I will cull more old posts when I get the chance.  I am also beginning a policy that comments with blanket insults of the clergy will be deleted.

On the media being the enemy of the people

They are, of course.  However, I wonder how many of those who believe this realize that it follows that democracy is the enemy of the people.  Equally true, less equally noticed.  Democracy = majority rule = rule by those who control the majority’s perceptions/beliefs = rule by the media.

Many are the baneful effects of the media, and they are nearly universal across time and space.  We may nevertheless distinguish those evils that are necessary and those that are inevitable.  Necessary evils follow from the nature of the thing.  In all possible worlds, news publications distract our attention from abiding realities to ephemera and from local realities where we might exercise meaningful agency to the global stage where we are passive members of a mass.  In all possible worlds, news is subversive, because bad behavior of esteemed and authoritative figures is more newsworthy than the bad behavior of those from whom such is expected.

On the other hand, does not follow from the essence of the media that they should all coordinate and push a single narrative, that this narrative should always be that of the political Left, and that they should maintain this propaganda even when it means refraining from their own characteristic activity (since news can undermine Leftist authority figures and sacralized groups as well as any others).  There are indeed exceptions to this pattern, but isolated and fleeting.  A unified aggressively proselytizing Leftist media establishment is not necessary, but it is inevitable.  Natural selection makes it so.  The incentives of democracy call forth the great mind-control apparatus.  Every step toward its creation is rewarded with greater money and power.  The reward system brings the monster into existence.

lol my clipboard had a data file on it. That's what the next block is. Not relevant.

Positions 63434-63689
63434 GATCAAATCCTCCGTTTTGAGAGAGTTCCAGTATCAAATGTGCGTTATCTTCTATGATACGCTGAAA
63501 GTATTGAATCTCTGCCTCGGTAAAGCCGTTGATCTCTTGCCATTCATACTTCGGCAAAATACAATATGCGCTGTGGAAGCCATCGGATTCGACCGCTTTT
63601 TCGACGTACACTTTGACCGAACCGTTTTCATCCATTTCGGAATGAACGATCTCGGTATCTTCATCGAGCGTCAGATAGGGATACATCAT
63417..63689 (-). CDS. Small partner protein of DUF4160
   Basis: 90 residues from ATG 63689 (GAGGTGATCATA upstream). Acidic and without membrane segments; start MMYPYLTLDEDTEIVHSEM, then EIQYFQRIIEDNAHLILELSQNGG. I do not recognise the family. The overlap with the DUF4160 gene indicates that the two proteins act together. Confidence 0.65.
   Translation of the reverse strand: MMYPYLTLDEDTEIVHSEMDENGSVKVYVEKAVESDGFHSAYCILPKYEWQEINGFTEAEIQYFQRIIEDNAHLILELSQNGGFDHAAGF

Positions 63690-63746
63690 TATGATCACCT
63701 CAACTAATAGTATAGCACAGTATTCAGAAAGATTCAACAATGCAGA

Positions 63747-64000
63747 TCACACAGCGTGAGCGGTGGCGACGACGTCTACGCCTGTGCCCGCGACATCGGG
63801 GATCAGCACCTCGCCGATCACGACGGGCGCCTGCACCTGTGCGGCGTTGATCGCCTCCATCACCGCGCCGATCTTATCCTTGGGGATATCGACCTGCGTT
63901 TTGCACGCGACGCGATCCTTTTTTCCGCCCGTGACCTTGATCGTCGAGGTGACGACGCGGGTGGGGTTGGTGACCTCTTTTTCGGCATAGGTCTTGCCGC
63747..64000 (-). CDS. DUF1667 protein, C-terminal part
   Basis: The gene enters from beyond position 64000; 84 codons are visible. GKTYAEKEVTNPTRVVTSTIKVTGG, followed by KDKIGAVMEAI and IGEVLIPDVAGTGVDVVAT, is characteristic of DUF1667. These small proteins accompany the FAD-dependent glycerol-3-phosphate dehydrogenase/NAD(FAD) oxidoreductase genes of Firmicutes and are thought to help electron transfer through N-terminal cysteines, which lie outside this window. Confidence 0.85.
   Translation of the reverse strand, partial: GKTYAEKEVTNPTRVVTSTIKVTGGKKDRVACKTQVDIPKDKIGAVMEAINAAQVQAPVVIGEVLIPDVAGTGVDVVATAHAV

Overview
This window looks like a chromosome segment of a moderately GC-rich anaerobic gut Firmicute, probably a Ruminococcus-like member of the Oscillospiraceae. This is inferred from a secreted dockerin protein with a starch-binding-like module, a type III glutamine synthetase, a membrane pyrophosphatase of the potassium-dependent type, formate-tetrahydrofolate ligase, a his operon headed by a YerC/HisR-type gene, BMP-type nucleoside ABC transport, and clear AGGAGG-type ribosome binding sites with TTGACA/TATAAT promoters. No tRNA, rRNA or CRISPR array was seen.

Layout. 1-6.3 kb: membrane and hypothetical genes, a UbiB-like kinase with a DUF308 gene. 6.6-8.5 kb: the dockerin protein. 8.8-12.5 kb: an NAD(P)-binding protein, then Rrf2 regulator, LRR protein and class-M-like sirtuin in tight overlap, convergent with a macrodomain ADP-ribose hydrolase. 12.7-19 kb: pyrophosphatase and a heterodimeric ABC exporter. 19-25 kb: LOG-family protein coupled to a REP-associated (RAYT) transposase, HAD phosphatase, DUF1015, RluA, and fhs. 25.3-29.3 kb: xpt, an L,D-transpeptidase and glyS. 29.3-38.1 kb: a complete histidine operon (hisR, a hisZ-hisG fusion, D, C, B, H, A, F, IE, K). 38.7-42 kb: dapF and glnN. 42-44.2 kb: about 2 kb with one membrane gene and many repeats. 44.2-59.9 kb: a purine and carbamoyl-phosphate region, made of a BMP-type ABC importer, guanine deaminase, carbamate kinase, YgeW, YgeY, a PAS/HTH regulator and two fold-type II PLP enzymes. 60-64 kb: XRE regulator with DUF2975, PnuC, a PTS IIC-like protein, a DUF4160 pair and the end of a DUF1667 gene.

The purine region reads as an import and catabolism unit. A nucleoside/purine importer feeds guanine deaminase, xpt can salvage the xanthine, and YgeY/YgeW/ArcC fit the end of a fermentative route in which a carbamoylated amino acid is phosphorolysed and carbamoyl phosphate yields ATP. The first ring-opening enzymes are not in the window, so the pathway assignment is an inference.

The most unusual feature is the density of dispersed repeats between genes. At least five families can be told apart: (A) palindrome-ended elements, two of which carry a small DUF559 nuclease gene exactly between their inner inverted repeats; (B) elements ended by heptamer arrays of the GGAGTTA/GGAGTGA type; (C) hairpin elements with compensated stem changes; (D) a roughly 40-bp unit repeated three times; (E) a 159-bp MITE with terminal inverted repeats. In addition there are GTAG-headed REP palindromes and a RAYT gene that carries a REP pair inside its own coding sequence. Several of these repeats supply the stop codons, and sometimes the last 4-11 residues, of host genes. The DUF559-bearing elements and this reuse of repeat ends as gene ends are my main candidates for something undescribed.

True, even in nondemocratic polities, the ability to control public perception grants numerous advantages.  All else being equal, any society incentivizes such power.  But then, in the biological world, more strength, intelligence, or speed is always good, all else being equal.  Everything else is not equal, though, and advance in any area comes at a cost in bulk, food requirement, and many other things.  So natural selection will drive each species to an optimal trade-off.  In the social world, mind control apparatuses also carry costs.  The money, personnel, and effort devoted to propaganda in modern democracies are enormous, unimaginable to earlier times.  Then there are the more subtle costs.  The difficulty of assimilating new information.  The inefficiencies of conspicuous virtue signaling and witch hunts.  But in a democracy, the mind control-power gradient is sufficiently steep that the cost is always worthwhile.  Worthwhile in the impersonal sense of survival value.  You may not think it worthwhile to keep up in the scapegoating rat race, but then you’ll be purged.  Your organization might decide against an atmosphere of hysteria, but then it will be devoured by the more hysterical.